By Andy Adams and Jay Schmitt, ASA
Occasional employee complaints about a benefit plan are inevitable. But when they become a regular occurrence, it can point to more significant problems and cause turmoil throughout the organization. Things can become particularly uncomfortable when participants voice their issues to the company’s top executives. Emotions flare. The pressure builds. Something has to be done. But the question is, what?
Symptoms vs. root cause
When a plan sponsor faces a labor-intensive and time-consuming problem, the natural response is to seek the most expedient solution—and often, what feels most expedient is to move on to a new vendor. But we know from experience that new vendors always come with their own issues, which may be just as bad or even worse. Moreover, the desire for immediate relief can lead plan sponsors and vendors to make business decisions based on emotion rather than seeking the facts that will point to the problem’s root cause(s).
What to do?
Companies that find themselves at such a juncture have a few options. One is to continue being saddled with an unproductive relationship and enduring the noise and high cost of dissatisfied employees.
Another is to invoke the breach-of-contract clause and attempt to exit the contract early. This one always sounds good on paper but in practice rarely works. Over several decades of running outsourcing operations and consulting with firms large and small, we’ve seen some ugly relationships—but never has a client followed through on invoking the breach clause. Proving fault is a tall order, and each side of the relationship usually has strong arguments about the other party’s culpability.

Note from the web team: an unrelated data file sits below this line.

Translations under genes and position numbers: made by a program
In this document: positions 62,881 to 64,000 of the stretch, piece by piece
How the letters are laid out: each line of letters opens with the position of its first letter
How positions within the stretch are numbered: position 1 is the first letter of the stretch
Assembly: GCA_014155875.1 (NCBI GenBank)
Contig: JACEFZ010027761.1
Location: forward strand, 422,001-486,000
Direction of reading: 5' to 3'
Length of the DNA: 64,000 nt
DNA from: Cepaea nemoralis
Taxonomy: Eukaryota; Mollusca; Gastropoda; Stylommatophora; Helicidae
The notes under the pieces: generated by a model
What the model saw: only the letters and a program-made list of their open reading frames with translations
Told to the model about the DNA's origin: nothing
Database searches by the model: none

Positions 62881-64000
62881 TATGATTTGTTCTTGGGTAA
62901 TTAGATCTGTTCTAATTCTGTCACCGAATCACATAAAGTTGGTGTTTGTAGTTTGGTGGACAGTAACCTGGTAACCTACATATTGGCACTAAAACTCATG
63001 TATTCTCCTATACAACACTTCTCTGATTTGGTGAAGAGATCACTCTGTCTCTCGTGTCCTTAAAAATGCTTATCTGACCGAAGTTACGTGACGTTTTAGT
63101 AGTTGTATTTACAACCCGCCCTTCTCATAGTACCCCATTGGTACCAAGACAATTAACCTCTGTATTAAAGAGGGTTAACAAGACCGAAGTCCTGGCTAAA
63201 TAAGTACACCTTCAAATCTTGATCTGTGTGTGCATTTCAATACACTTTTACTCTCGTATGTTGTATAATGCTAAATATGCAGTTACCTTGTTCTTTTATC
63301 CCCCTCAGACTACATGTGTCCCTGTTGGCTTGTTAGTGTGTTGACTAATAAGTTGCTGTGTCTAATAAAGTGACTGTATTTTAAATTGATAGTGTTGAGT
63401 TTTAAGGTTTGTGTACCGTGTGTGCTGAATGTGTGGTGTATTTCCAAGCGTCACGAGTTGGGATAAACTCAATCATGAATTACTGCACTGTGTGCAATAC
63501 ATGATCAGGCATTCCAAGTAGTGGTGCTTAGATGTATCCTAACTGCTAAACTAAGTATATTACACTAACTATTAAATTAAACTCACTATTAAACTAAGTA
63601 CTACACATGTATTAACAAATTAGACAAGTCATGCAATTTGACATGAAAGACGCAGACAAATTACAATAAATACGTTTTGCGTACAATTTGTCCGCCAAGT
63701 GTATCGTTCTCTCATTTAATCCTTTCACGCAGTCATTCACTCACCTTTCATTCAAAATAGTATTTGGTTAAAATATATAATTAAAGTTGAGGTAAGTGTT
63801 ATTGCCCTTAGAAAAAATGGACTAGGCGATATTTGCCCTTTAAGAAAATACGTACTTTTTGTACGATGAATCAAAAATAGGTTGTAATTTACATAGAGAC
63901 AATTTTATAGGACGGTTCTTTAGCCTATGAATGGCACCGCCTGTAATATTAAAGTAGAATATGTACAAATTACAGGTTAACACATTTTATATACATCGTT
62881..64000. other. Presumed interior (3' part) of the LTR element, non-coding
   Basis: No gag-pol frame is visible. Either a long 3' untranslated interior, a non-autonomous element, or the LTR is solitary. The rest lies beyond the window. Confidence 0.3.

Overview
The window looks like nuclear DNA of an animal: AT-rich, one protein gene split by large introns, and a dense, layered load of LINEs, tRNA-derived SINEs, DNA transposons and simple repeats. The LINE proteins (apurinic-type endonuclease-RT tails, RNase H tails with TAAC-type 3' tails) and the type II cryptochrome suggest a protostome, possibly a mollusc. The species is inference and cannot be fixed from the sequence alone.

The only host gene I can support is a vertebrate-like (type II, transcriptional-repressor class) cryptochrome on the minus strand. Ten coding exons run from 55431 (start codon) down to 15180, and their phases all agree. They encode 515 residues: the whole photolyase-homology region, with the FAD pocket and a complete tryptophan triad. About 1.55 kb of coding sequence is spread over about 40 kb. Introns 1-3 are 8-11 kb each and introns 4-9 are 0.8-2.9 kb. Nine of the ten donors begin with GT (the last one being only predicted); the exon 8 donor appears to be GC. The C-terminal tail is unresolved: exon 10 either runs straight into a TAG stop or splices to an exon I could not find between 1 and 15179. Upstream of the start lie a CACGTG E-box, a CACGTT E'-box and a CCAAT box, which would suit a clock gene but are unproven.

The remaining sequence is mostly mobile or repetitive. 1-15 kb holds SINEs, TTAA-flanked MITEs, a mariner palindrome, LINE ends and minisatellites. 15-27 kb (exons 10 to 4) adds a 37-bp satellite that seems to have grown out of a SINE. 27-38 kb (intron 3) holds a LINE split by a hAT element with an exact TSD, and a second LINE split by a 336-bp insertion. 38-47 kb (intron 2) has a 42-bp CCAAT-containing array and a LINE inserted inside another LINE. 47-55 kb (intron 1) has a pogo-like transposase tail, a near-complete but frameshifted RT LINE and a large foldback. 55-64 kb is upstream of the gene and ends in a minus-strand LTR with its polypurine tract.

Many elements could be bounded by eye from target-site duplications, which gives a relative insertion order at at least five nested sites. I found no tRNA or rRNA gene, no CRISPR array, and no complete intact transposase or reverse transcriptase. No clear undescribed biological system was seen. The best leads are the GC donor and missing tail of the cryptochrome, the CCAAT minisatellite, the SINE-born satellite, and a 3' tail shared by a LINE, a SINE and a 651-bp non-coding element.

A third option is to continue until the end of the contract while embarking on a quest for a new vendor, which typically involves issuing a request for proposals (RFP) and planning for another integration. This approach carries its own challenges, not least of which is the cost and risk of establishing a relationship with an entirely new vendor. These are typically massive and costly implementation projects that are resource-intensive and can take a year or more to complete. There’s no guarantee the situation will improve after such a project. As we said above, it could, in fact, get worse.
An alternative option: vendor recovery
A fourth option, which we call “vendor recovery,” is one that is often overlooked—but salvaging the relationship is entirely feasible and often the least time-consuming, and least expensive, path to take.
The premise is that the two parties entered the relationship for good reason, and abandoning the investment to start from scratch with a relatively unknown vendor could create bigger problems. As they say, the devil you know is better than the one you don’t. Moreover, the plan sponsor is often partly responsible for the challenges in a vendor relationship, in which case moving on to a new vendor will not help. For these reasons, we advise plan sponsors experiencing challenges with their vendors to consider working on the relationship before choosing a riskier or more expensive option.
In a typical vendor recovery project, both sides agree to allow a third party to examine the following aspects of the sponsor-vendor relationship:
- Management perspective – Interview senior leaders and staff from both the plan sponsor and vendor teams in order to identify all known problems from both viewpoints.